Managing my office IT continues to require my time. One of my UPS (Uninterruptible Power Supply) devices failed. The computer crashed.
I called the company, and it turns out that the UPS device I bought can only handle one PC, and I had two PCs at the front connected to it. The voltage was too high. They sent me another UPS, and I connected it to the second PC; it works now. I phoned the company to pay for the second unit, but they won't accept that. I have to ship the other unit back, and then reorder a new unit. That makes no sense to me; I am not a travel agent for UPS devices. I'll just wait a bit and see if the company gets upset at me and allows me to pay for the second unit.
I have a bank branch downstairs at work. I wonder whose responsibility it is to deal with this type of issue there; I would bet that it is not the bank manager's. They also seem to have a huge amount of redundancy, certainly more than what I have. They probably have some very good remote IT support; do they have some in-branch support?
We probably need to think about the minimum level of redundancy in each practice; I have written about this before. Maybe we should have one admin person in each group (FHG, FHN, FHT) whose job it is to become familiar with each practice's IT set-up, and to deal with minor but annoying problems. These problems can become major very quickly if they are not dealt with; the physician is often the IT troubleshooter by default, but I don't think we are the best person for this. It would be good to have the IT administrator monitor each PC periodically to make sure that Windows updates are up to date, and that anti-virus programs are working and are scanning periodically. Computers should be restarted periodically. We were told to install IE 7 on every PC, which has not been done at my office. We should probably have the IT person develop some policies about routine PC maintenance.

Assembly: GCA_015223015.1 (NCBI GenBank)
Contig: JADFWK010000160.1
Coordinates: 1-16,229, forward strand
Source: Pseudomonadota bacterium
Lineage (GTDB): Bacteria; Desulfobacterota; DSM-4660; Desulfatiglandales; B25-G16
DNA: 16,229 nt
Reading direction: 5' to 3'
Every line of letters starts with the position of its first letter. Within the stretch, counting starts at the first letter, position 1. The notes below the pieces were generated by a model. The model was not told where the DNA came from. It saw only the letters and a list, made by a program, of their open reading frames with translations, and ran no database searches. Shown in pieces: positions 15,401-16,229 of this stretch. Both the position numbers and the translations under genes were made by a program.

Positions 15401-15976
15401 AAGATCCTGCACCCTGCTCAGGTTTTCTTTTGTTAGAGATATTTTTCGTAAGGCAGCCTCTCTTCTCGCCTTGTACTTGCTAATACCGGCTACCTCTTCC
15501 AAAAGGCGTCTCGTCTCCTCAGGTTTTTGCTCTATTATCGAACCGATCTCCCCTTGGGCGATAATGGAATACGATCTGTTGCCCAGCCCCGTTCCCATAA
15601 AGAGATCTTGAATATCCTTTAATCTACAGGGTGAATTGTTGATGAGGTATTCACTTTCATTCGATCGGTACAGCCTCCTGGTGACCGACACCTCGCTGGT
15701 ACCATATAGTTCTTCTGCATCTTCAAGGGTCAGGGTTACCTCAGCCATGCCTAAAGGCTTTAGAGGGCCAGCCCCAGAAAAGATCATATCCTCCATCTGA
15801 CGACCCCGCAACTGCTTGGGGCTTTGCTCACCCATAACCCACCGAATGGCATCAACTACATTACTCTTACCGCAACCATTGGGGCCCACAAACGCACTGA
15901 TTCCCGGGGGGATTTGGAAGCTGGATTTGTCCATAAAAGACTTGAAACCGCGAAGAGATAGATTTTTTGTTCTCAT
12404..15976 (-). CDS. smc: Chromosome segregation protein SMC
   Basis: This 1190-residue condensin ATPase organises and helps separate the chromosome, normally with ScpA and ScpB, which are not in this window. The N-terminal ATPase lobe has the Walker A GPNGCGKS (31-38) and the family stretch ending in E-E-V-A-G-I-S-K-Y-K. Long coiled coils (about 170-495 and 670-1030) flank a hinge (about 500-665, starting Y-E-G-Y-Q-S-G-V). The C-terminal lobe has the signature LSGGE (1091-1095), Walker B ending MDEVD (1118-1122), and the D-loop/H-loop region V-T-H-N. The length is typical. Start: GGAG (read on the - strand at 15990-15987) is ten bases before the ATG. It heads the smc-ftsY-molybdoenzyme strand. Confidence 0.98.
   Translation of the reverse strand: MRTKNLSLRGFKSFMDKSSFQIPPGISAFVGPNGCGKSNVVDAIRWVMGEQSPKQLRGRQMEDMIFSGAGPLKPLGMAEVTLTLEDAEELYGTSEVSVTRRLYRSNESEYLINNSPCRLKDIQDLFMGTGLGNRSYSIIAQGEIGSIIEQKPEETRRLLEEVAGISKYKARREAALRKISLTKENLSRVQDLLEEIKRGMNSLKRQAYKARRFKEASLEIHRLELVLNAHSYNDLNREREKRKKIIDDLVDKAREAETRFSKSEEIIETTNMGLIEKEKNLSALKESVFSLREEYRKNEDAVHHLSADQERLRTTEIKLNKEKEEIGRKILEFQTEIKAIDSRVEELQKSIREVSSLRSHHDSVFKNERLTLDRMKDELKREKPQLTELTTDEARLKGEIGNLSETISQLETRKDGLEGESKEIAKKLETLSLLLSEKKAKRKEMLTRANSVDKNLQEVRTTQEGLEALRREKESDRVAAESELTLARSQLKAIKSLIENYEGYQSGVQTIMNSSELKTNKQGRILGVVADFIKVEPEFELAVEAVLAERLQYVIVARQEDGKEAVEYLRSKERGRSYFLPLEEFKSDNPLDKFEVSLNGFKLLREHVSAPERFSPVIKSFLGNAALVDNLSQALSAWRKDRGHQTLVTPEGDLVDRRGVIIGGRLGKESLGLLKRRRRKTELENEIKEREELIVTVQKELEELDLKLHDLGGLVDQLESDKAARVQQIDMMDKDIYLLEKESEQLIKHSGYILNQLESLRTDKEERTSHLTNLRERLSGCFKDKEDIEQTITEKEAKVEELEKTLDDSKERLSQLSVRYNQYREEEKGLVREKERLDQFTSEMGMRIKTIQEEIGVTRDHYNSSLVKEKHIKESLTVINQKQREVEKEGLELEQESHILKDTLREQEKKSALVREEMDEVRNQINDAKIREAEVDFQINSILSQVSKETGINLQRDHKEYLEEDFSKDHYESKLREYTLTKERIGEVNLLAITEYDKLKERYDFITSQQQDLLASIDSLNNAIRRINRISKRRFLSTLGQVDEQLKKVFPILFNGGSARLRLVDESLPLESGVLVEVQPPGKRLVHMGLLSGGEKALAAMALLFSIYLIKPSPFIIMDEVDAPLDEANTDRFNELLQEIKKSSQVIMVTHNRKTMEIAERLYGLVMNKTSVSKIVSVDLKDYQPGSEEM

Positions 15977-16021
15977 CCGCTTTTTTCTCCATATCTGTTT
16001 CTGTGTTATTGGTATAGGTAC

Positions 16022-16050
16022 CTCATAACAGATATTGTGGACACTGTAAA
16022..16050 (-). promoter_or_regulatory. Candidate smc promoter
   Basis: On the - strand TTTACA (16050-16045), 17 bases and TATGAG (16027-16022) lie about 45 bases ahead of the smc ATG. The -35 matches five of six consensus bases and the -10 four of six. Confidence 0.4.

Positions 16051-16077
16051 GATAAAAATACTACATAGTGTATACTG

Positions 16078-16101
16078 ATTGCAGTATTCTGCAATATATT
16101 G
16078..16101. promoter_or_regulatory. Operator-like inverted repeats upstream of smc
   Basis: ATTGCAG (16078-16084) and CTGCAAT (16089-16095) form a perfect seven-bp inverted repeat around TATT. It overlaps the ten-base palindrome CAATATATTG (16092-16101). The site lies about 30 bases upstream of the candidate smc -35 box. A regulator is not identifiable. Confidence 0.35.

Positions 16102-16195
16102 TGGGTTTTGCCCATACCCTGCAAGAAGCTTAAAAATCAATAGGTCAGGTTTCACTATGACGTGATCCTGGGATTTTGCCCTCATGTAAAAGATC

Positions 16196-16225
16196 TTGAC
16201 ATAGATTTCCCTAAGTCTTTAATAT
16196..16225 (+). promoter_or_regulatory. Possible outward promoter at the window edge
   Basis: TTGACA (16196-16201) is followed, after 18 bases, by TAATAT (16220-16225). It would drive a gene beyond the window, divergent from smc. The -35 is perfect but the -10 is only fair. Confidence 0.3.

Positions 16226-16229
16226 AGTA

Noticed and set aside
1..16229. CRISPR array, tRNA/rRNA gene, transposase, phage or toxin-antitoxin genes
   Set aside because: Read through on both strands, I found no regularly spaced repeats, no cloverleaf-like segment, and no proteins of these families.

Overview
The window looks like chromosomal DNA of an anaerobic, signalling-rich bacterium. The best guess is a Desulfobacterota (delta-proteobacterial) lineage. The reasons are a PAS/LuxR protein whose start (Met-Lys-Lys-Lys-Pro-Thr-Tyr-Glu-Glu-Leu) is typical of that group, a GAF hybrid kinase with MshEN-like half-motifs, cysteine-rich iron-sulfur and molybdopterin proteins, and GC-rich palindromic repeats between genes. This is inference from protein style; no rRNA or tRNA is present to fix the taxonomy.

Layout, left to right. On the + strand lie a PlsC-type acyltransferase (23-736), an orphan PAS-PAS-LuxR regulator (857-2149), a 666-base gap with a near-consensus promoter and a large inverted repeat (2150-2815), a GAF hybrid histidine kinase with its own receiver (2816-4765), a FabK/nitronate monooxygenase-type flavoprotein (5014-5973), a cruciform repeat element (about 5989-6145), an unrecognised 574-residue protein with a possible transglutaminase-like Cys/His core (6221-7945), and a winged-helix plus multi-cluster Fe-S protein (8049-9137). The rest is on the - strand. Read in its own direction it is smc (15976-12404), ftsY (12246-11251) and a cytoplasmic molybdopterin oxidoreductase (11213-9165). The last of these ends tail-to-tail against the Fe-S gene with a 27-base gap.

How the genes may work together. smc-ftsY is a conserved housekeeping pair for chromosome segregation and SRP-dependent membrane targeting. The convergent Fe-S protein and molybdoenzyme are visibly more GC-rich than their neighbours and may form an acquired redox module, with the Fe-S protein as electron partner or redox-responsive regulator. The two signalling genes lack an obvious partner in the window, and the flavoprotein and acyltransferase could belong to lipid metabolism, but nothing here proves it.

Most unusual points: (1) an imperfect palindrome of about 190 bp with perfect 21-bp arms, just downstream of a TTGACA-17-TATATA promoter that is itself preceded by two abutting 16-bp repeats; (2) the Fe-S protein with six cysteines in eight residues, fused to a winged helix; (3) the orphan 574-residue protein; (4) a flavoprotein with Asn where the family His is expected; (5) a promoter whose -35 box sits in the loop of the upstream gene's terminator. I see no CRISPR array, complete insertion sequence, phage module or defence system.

I am looking at having a PC in the waiting room to let patients book their own appointments. I've noticed that this is a source of back-ups at the front; my secretary is on the phone, and patients are waiting to book their next appointments. The secretary does not know what time is good for the patient, and the patient can't see my schedule and does not know what times are available. This does not seem like the best booking method.
I've found out how to generate some numbers for my practice. I can generate clinical reports in html format, but this just gives me lists of patients (and not how many patients have a condition). I save these reports, and then open them up in Excel. I then use Data, Sort, and it gives me a number. For example:
All active pts in my practice age 20 and over: 987
code 278 (obesity): 226 pts (I code all BMIs of 30 and over as 278)
250 (diabetes): 95 pts
250 AND 278: 43
9.6% of my pts are diabetic
23% are obese
45% of diabetics are obese
Diabetics in my practice are more likely to be obese than non-diabetics.